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Discussion Starter · #1 ·
Hello all, I'm helping my cousin fix up her sister's house for sale. had to change a couple of leaky valves in her bathroom. and when I turned the water back on. the tank wouldn't retain the water. at first I thought it was a bad flapper. I held the flapper down and the tank would fill only to a certain point because the water kept draining from the small holes that surrounds the flapper. here's a pic. hope someone can identify what's going on here. also, what's the purpose of the cup around the flapper? Thanks
 

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Property Mgt/Maint
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Never seen a housing around the flush valve like this before.
Looks like a home made make shift water saver device that will reduce the amount of water per flush. Personally I would put a complete rebuild kit in it.


Those holes around the flapper are there to equalize the water level between the inner housing and the whole tank. If you still have water leaking into the toilet bowl, it is coming from a leaking flapper.
 

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Looks like an older toilet. I agree, recommend a rebuild kit for the whole inner tank if possible. Sometimes the newer universal kits don't fit the older type toilets.



What is the manufacture of toilet?
 

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I seen a lot of early water saver toilets that were like that in the early 90's. That was right after the 1.6 mandate was first introduced. Think some manufacturers just took regular toilets and converted them to use 1.6 gal, most flushed really poorly. Well designed toilets using 1.6 or even 1.2 can flush really well, they'll have larger flush valves and larger traps.

All the water that leaves the tank has to either go down the flapper valve or down the overflow tube. The Flapper is likely the problem, but it can also be the flapper seat. The seat can crack or get deposits on them so the flapper doesn't seal correctly. You can buy a repair kit that epoxies a replacement seat over the old one but never had great luck with them, better to just pull the tank and change the whole flush valve assembly. None of the parts are very expensive, just a bunch of messing around, getting old bolts out and cleaning up everything. With an early water saver like that I'd probably just replace the whole thing with something a lot better.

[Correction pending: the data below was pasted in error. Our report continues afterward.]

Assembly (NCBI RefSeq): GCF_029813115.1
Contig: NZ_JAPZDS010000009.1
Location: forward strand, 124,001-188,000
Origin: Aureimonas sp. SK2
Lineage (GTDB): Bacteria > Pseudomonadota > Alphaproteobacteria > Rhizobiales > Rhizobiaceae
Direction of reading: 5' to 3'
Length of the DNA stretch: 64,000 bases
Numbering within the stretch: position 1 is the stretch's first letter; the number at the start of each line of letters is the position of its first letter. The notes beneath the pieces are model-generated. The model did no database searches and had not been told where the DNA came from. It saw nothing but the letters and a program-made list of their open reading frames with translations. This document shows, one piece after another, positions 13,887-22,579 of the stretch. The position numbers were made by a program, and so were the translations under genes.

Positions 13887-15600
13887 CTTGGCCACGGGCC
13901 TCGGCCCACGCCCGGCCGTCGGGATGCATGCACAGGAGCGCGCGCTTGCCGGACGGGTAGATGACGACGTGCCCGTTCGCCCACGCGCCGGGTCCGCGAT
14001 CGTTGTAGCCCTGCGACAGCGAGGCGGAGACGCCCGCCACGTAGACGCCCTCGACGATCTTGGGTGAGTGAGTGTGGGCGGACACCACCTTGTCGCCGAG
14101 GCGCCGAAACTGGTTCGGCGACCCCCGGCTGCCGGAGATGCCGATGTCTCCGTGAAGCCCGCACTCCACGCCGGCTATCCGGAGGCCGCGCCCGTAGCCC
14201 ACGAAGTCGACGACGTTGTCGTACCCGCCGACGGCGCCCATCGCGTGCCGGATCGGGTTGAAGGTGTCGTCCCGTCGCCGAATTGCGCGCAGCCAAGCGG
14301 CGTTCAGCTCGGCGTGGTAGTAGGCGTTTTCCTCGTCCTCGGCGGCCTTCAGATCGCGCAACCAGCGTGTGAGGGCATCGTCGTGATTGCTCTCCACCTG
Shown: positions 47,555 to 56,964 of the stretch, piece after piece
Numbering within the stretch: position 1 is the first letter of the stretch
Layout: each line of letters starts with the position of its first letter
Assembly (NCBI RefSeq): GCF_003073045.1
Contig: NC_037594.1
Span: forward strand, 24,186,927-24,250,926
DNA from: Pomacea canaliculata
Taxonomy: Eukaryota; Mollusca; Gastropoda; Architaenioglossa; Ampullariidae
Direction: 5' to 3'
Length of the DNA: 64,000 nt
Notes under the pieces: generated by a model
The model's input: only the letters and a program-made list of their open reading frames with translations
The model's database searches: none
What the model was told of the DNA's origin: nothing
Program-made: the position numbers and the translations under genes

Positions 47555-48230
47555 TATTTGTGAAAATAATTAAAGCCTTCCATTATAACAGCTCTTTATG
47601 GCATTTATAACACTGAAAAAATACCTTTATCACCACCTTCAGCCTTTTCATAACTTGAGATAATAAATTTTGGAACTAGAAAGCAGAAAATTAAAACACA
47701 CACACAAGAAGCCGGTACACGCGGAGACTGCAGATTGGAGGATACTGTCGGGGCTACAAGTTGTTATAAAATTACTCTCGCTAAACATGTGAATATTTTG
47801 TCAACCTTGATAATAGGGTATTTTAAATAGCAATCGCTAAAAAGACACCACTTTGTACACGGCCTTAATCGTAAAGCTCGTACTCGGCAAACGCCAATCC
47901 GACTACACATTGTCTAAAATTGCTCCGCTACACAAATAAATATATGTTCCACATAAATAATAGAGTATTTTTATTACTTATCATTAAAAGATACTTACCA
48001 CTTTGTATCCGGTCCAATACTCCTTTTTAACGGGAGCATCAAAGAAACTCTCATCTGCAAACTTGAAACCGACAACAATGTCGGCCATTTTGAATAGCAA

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It looks like an early low water consumption toilet. They are a 3 gallon toilet adapted to flush with 1.6 gallons. They don’t flush well and they stink because the water doesn’t cover enough of the bowl. They get skid marks and stink. I would jettison it and get a modern toilet. I swapped all of ours to handicap height elongated bowl models. Sittin pretty.
 

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Discussion Starter · #8 ·
Thanks for the responses. will see if replacing the fill valve and flapper works. don't want to have to disassemble the tank until I speak to gerber. sometimes those so call universal kits aren't always universal.
 

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Discussion Starter · #9 ·
Replaced the fill valve and flapper and the toilet is working again. the new owners can decide if they want to upgrade the toilet. Thanks everyone for your responses.
 
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